Case Study 5
A full cycle pig farm with 2,500 breeding sows in Chonburi.
There was the incidence of mummification during February. Mummies were varied in sizes and conditions (fresh or almost rotten).
- Possible causes:
- E. coli
- Too large litter size
- By inspection
- looking at lameness incidence, there was no incidence in gestating sows and sows at farrowing.
- By using the software program “Mor Moo”
reporting page , overall efficiency
- to see if the incidence of mummification found makes the figure existing in the report higher (enough to induce significant change).
- mummification increased from 1 to 2.5 %
reporting page, comparison among lactation numbers
- to see if the incidence of mummification found occurs in a particular group of sows and which group that affected most.
- mummification took place in sows of all lactation numbers and not specific to a given group.
- Parvovirus was not the primary cause of mummification.
Reporting page, breeding sows at farrowing
- To see the number of mummies found in each sow (many mummies should determine infection as a primary cause whereas less mummies should be related to management).
- To see relationship among litter sizes and incidence of mummification by selecting the sows that gave birth of up to 12 piglets.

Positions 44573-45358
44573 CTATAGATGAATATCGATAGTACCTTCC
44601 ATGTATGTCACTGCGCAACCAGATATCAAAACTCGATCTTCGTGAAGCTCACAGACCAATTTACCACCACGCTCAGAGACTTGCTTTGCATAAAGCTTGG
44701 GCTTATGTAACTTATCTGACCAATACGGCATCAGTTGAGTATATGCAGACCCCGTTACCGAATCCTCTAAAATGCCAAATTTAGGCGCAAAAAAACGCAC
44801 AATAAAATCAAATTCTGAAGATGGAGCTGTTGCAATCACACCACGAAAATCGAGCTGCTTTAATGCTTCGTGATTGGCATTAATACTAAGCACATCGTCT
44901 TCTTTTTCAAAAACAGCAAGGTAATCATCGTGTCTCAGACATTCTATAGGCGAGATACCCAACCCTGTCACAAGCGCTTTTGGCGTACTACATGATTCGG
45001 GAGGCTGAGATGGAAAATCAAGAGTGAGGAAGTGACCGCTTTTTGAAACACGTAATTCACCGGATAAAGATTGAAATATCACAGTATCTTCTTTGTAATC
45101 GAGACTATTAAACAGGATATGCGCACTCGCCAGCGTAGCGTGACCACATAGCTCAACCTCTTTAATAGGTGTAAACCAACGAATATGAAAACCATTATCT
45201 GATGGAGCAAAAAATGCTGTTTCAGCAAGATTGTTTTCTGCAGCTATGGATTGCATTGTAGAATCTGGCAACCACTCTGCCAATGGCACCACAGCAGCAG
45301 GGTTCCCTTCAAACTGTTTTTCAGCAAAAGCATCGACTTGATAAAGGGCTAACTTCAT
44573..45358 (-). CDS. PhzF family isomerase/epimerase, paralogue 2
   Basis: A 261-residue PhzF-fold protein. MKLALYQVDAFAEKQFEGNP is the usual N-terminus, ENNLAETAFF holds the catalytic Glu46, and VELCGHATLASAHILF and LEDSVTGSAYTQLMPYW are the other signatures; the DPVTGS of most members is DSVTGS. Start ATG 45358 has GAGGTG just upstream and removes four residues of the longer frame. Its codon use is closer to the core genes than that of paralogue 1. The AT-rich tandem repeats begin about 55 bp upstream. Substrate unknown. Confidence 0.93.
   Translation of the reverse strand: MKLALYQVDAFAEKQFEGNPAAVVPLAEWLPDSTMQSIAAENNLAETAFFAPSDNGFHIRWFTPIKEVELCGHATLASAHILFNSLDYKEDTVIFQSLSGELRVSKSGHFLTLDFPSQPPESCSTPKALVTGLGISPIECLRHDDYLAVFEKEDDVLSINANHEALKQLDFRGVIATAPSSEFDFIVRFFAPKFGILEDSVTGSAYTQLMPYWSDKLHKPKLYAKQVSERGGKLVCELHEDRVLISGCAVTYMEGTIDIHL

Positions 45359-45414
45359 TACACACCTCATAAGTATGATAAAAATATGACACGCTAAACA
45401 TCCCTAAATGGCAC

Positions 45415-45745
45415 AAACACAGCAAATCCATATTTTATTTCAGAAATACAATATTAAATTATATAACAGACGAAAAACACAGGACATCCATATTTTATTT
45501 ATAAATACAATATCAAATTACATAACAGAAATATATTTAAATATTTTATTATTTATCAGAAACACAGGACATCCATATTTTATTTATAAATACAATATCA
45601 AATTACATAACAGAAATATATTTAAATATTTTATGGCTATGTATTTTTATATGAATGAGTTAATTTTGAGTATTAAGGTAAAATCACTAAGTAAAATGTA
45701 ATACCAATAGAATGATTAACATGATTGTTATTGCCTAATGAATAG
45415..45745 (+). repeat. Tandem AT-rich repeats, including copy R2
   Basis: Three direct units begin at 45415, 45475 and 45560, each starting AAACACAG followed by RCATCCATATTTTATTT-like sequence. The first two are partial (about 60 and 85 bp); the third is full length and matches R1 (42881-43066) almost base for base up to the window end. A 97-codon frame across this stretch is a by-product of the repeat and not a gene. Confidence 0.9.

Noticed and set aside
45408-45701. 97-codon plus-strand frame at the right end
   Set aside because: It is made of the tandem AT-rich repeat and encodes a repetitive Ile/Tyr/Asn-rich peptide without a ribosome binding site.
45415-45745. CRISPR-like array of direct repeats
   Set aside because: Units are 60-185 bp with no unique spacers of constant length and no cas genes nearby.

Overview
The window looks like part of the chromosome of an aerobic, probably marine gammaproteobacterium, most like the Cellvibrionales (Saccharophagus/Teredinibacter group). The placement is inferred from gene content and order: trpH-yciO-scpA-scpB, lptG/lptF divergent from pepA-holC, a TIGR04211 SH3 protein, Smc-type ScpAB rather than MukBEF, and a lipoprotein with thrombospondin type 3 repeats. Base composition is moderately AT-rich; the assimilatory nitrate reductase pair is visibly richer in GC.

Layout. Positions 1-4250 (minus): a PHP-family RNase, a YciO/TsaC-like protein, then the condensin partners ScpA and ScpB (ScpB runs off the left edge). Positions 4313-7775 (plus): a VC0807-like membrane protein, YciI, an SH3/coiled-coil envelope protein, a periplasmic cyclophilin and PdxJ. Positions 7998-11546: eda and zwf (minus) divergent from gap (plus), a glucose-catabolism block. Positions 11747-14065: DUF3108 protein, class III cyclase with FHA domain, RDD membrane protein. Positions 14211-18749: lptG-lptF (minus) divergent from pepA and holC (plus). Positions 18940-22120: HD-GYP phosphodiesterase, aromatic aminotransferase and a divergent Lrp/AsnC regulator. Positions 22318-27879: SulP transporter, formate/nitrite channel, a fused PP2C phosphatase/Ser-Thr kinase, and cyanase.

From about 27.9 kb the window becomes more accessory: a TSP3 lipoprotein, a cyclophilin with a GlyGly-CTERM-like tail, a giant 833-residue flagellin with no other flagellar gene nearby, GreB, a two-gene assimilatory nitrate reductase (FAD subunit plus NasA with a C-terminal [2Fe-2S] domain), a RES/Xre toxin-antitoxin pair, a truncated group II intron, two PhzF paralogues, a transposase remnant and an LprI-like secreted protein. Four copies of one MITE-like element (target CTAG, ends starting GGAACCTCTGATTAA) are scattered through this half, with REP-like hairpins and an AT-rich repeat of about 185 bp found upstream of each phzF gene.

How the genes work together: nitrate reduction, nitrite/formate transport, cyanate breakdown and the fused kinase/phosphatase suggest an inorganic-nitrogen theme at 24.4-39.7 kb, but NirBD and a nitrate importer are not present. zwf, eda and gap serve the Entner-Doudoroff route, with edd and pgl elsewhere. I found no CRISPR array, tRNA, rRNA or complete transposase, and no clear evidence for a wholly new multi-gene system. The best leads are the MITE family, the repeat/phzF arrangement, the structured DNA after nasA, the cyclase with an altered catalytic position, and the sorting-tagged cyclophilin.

- Many mummies were found in some sows.
- Mummification was not related litter size.
- Too large litter size was not a cause.
- Streptococcosis (this farm had a history of abortion due to Streptococcosis at the end of last year).
- E.coli (the farm also had a history of E.coli contamination in drinking water).
- Lab test of water found no contamination of E.coli.
- Tentative conclusion could be drawn primarily from the previous abortion due to Streptococcosis. Some sows got infected and aborted whereas the others got only aborted. The latter gave birth as mummies.
- Aspirating liquid from the thoracic cavity and testing for the pathogen by PCR(however this farm did not keep the fresh mummies for autopsy so there was no test).
- Using amoxycillin mixed with gestation feed at the dosage of 200-250 ppm. for 10 – 14 days, consecutively.
- The problem should have been disappeared within 4 months after the tackle of previous abortion.
- Mummification incidence decreased in March 2007.
Problem due to mummification in this farm resulted from Streptococcosis as the primary cause of abortion during the end of last year. Usually, abortion and mummification are present in cases of Streptococcosis unless stressors in sows are not controlled. Hot climate, wind, and lameness are key stressors that affect the well-being of sows. The best way to control the disease is to avoid those stressors and feed the sows an antibiotic (mixed with feed).